Tuesday, May 14, 2019

From A Euro-Election Candidate

The hustings in Banbury went well. There were maybe around a hundred people in the town hall, along with candidates from nearly all the parties. Each had five minutes for an opening statement, and then there was over an hour of questions from the audience, with a minute for each of us to give a reply. As with other hustings, equal time was afforded to each of the candidates. Our candidate placed some emphasis on how we stand for a future society without borders or nations, and therefore without all the divisions between people which they encourage. The event was recorded, and there should be a report in the Banbury Guardian shortly.

Transcript of the opening statement

Good evening. Thank you for giving me the opportunity to present the Socialist Party’s case. Our viewpoint is different to those of other parties, in that we’re neutral on the issue of Britain staying in or leaving the European Union. This is because either option doesn’t work in the best interests of the vast majority of people. Whether laws are made in Westminster or Brussels, they’re still made to try and manage a social system which is inherently divisive and wasteful. And whether it’s easier or harder for companies in Britain to trade with those in Europe, that trade will still push most wealth towards the elite. So, a vote for the Socialist Party is a vote to say that you’ve had enough not only of the Brexit debate, but also the system as a whole.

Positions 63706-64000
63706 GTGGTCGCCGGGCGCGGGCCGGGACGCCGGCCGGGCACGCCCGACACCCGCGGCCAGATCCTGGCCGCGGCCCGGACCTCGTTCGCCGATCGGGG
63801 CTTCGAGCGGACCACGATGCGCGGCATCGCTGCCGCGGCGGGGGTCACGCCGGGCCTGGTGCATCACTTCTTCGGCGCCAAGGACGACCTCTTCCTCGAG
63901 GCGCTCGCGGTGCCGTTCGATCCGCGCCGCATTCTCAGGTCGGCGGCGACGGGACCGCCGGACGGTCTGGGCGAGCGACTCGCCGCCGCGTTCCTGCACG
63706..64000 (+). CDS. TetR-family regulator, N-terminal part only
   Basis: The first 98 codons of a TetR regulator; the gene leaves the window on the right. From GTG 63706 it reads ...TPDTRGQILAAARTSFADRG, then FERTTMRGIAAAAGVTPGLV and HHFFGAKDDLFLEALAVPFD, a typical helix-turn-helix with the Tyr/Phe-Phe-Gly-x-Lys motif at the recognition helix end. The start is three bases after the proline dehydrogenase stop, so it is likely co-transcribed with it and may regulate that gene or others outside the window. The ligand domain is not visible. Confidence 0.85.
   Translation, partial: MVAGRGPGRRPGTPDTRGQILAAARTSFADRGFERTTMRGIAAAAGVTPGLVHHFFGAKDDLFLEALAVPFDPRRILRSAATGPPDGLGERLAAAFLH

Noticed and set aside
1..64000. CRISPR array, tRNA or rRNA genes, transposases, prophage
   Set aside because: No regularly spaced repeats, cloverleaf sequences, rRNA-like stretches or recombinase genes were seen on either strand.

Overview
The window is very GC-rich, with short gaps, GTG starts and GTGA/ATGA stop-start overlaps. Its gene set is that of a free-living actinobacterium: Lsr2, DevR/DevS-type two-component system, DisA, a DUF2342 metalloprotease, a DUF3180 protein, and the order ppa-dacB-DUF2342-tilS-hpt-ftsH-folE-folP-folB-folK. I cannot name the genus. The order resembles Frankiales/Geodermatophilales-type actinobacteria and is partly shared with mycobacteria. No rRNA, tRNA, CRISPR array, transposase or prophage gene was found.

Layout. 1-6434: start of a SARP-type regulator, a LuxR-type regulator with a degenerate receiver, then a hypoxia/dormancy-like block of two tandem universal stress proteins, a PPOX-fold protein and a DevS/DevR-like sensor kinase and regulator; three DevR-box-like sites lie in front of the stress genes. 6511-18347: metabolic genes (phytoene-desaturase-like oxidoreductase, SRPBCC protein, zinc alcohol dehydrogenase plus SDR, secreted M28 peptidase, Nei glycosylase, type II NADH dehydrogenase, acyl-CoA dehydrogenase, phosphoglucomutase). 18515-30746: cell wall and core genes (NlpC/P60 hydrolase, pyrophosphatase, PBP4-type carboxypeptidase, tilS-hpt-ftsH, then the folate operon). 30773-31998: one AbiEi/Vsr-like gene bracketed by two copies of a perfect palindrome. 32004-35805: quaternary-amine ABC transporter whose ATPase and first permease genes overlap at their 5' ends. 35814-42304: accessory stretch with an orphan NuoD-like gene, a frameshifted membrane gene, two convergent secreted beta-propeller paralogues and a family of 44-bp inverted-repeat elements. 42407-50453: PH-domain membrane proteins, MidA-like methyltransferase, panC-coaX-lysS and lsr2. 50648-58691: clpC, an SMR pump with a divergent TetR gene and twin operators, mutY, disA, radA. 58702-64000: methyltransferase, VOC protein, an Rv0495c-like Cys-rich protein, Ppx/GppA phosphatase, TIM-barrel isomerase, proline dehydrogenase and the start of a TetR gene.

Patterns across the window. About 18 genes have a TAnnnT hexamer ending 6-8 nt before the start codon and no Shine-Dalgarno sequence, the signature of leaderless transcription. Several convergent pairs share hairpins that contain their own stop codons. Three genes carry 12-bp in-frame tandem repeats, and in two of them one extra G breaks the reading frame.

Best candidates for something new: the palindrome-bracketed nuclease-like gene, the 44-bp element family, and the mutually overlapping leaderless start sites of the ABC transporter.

The overwhelming majority of us –well over 90% – don’t own much in the big scheme of things and can only get what we can afford through our wages, savings or state subsidies. If we’re able to find employment, we get our money by selling our time and our abilities to an employer. But collectively, we don’t get back out all that we put in. According to Oxfam, 82% of the wealth generated in 2017 went to the richest 1% of the global population, while the 3.7 billion people who make up the poorest half of the world saw no increase in their wealth. The elite who own the world’s organisations cream off a profit or a surplus for themselves by exploiting the rest of us. So, many of us end up in unfulfilling jobs for organisations which we have little real input into how they’re run.